Tag Archives: evolution

Dictionary evangelist – redefining the dictionary

Erin McKean does more than redefine the dictionary in her TED talk; she redefines our concept of language. She says that our idea of what a dictionary is hasn’t changed since Queen Victoria’s times – we have the idea that a dictionary contains the ‘good’ words (the ‘real’ ones) and keeps out the bad words (‘not real words’). That’s what she finds frustrating about her perceived role as lexicographer – that she is seen as a traffic cop, whereas she’d rather be a fisherman (yes, she used ‘man’). 

But, I hear you say, dictonaries have changed, they’ve come online, they are well connected; they have hyperlinks. Well, according to Erin, an online dictionary has essentially remained unchanged – it’s just a Victorian design with a modern propulsion.

What Erin challenges the audience to do is to rethink ‘good word’/’bad word’. She says when people find a word that isn’t in the dictionary, they think it’s because it’s a ‘bad word’ (think Scrabble), but actually, it’s not in there because the dictionary is too small. The book is not the best shape for the dictionary.

Erin challenges us to look past the artificial constraints of the book-form dictionary; we should study ALL the words. So how do we know that a word is ‘real’? She says, if you love a word, use it. Using it makes it real. It’s less about control and more about description. New words are everywhere, and Boing Boing is an example of the use of ‘undictionaried’ words. Erin suggests we look at the English dictionary as a map of the English language. An antiquated map of the world only contained what we ‘knew’ at that time, but there was much more to discover. As Erin says, when we left out countries in the old maps, we didn’t even know they were missing. So too with words.

And so Erin McKean is in the business of collecting words. She says that words need to be collected with all their background information – a word is ‘like an archaeological artefact’, and ‘a word without a source is like a cut flower – it dies fast’.

Well, I’m swept up by the evangelistic fervour of this New Age lexicographer, but do I dare embrace the new lexicographical freedom and risk chaos? Can we open up the business of word making to the masses when it has traditionally been the hallowed role of unseen word geeks? But then again, Wikipedia has opened up the font of knowledge, and the world hasn’t collapsed yet.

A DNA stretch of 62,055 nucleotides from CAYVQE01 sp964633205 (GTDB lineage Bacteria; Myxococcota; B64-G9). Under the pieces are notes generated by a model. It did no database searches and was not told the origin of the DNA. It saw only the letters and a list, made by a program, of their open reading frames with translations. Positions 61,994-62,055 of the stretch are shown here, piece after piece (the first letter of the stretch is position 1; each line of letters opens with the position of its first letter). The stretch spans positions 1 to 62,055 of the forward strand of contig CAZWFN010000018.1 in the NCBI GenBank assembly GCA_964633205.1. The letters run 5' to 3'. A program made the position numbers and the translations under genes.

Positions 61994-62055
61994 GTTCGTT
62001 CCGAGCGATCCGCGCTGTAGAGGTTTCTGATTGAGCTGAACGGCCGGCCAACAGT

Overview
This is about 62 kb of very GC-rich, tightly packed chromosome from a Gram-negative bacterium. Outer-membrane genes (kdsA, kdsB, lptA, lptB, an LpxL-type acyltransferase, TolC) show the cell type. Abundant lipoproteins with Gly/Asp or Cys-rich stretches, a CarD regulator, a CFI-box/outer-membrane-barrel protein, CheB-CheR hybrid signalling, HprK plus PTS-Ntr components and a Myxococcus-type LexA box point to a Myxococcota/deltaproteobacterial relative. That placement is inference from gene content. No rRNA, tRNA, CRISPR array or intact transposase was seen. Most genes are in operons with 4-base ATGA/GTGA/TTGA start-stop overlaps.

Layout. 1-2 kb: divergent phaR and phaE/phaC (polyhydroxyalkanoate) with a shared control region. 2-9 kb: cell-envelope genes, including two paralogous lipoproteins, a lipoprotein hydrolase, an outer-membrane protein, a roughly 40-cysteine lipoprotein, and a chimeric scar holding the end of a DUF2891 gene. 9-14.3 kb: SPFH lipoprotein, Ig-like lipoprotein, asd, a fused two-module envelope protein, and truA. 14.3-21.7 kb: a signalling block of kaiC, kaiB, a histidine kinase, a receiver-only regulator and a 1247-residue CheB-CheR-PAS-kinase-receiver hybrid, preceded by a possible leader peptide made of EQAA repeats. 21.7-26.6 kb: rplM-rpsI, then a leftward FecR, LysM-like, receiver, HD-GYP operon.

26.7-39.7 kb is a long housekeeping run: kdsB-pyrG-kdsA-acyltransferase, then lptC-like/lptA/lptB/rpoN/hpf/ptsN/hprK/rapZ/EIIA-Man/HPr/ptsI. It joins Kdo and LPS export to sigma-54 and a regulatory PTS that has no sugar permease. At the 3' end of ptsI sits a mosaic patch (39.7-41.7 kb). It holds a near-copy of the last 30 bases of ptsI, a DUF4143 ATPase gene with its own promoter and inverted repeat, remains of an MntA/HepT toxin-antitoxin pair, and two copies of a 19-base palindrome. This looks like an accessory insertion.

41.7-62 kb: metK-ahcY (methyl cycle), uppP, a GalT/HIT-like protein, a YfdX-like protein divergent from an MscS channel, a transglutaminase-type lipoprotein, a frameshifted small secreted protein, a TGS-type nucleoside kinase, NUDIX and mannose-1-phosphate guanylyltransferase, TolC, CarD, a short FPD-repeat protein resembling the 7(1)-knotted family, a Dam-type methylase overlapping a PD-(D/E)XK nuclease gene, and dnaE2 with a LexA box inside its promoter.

And I recommend Erin’s blog, Dictionary evangelist if you want to discover the unchartered seas of 21st century language. Here, instead of talking about a word’s etymology, Erin delights in its ‘roots, bones, innards, pips, and secret parts’. Or read about the acceptance of new words like ‘chillax’ in Erin’s article in the Boston Globe.

And let’s have some fun with words. To quote Erin, ‘if it works like a word, just use it’.

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Filed under 21st century learning, creativity, Education, internet, language, learning, writing

Blogs, Twitter and the read/write evolution

I recently (five minutes ago) discovered this blog and read an analogy I liked between blogging and music formats. The author was discussing a possible reason for the recent slowing down of blogging:

I probably see blogging now as the album format with something like Rejaw or Tumblr as the EP format (macro-blogging?) together with Twitter and others (status updates) being analogous to the single in digital download format. Dubious though my analogy may well be I hope it illustrates that I see this dissipation as all being part of the same offering.

Well, I’ve come to blogging late and it seems, according to some, I’ve almost missed the boat. Should I stop embarrassing myself with the long blog posts which are apparently so passe? Or should I continue to indulge myself, knowing that my novice posts are a necessary part of my early stages of evolution, a purging perhaps, an outpouring of the silenced thoughts of previous decades?

Twitter I’ve only recently added to my online life (told you I was a latecomer), and I still feel like an outsider there, posting the odd tweet in the hope of being heard, of being accepted into a conversation. Mobile computing is not part of my diet yet, and that may change in the future if I reinvent my commitment to the latest technology. I agree with the abovementioned author that the initial overwhelming addiction to regular blogging is slowly receding –

I don’t have that mania for a daily post as perhaps I did in the past. I’ve allowed various social networking and micro-blogging outlets to soak up a range of smaller spontaneous thoughts.

The blog is still, for me, the place that I call my own, where I can take the time to express ideas and share interesting finds, whereas the microblogging is a little like fast food – it’s quick and it fills the spot, but you wouldn’t savour it.  As said author has stated so well –

My point is that it’s all just platforms, formats, vehicles or just another tool. It’s either the evolution of blogging or the slow dilution of a once powerful creative outlet into a series of side alleys and cul-de-sacs.

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Filed under creativity, technology, Web 2.0